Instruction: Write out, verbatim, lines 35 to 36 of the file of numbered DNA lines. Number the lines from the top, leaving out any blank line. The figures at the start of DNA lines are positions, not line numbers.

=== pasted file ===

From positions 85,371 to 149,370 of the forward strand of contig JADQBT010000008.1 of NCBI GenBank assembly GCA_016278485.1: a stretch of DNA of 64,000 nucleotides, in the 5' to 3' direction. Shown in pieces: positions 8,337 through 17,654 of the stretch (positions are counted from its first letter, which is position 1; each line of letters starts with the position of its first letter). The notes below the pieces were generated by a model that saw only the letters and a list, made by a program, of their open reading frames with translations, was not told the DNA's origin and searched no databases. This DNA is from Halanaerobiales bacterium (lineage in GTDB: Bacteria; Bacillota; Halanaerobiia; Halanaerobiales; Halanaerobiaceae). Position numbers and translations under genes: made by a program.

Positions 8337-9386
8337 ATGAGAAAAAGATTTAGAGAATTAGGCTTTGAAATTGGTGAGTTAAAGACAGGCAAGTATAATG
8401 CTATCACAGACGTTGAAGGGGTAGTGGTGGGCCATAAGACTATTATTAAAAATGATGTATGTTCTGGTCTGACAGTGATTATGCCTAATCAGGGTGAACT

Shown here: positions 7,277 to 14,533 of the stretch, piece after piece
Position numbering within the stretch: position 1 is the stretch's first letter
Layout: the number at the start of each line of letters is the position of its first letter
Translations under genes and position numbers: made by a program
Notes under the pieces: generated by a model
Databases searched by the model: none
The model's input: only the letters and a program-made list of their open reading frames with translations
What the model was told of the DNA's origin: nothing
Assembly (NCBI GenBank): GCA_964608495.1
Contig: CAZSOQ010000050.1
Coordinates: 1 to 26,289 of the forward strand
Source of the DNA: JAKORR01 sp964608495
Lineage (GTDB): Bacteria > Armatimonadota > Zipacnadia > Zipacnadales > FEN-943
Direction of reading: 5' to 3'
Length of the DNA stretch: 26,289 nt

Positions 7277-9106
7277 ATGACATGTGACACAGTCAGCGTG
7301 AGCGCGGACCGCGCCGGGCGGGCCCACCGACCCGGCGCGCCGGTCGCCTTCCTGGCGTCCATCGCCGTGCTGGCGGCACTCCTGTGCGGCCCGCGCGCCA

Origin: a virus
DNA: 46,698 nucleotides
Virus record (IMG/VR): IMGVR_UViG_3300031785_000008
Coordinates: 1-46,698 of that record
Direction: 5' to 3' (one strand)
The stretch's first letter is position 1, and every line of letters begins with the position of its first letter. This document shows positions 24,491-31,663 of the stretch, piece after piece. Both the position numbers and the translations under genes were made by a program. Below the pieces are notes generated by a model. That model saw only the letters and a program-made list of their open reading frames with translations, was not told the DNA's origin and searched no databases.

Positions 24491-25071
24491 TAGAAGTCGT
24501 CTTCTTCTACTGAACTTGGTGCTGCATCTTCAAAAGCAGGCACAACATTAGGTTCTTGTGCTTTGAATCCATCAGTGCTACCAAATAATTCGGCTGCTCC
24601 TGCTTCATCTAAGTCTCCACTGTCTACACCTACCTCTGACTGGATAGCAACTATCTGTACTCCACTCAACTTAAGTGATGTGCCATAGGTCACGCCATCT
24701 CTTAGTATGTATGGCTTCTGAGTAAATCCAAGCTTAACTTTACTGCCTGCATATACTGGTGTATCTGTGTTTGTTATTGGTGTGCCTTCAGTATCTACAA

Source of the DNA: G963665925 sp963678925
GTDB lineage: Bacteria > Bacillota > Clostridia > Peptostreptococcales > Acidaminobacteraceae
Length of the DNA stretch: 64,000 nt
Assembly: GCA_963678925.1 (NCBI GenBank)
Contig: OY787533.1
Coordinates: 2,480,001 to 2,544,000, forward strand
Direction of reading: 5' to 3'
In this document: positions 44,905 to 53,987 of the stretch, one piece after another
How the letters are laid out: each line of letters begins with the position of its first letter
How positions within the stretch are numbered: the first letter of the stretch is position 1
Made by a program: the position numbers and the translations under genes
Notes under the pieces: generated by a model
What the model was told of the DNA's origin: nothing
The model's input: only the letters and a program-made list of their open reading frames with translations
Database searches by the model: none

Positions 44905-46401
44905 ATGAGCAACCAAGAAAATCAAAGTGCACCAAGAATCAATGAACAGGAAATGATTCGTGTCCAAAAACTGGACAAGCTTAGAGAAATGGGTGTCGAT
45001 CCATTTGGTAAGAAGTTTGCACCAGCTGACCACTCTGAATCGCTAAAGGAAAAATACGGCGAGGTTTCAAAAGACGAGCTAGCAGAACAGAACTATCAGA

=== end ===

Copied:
GTDB lineage: Bacteria > Bacillota > Clostridia > Peptostreptococcales > Acidaminobacteraceae
Length of the DNA stretch: 64,000 nt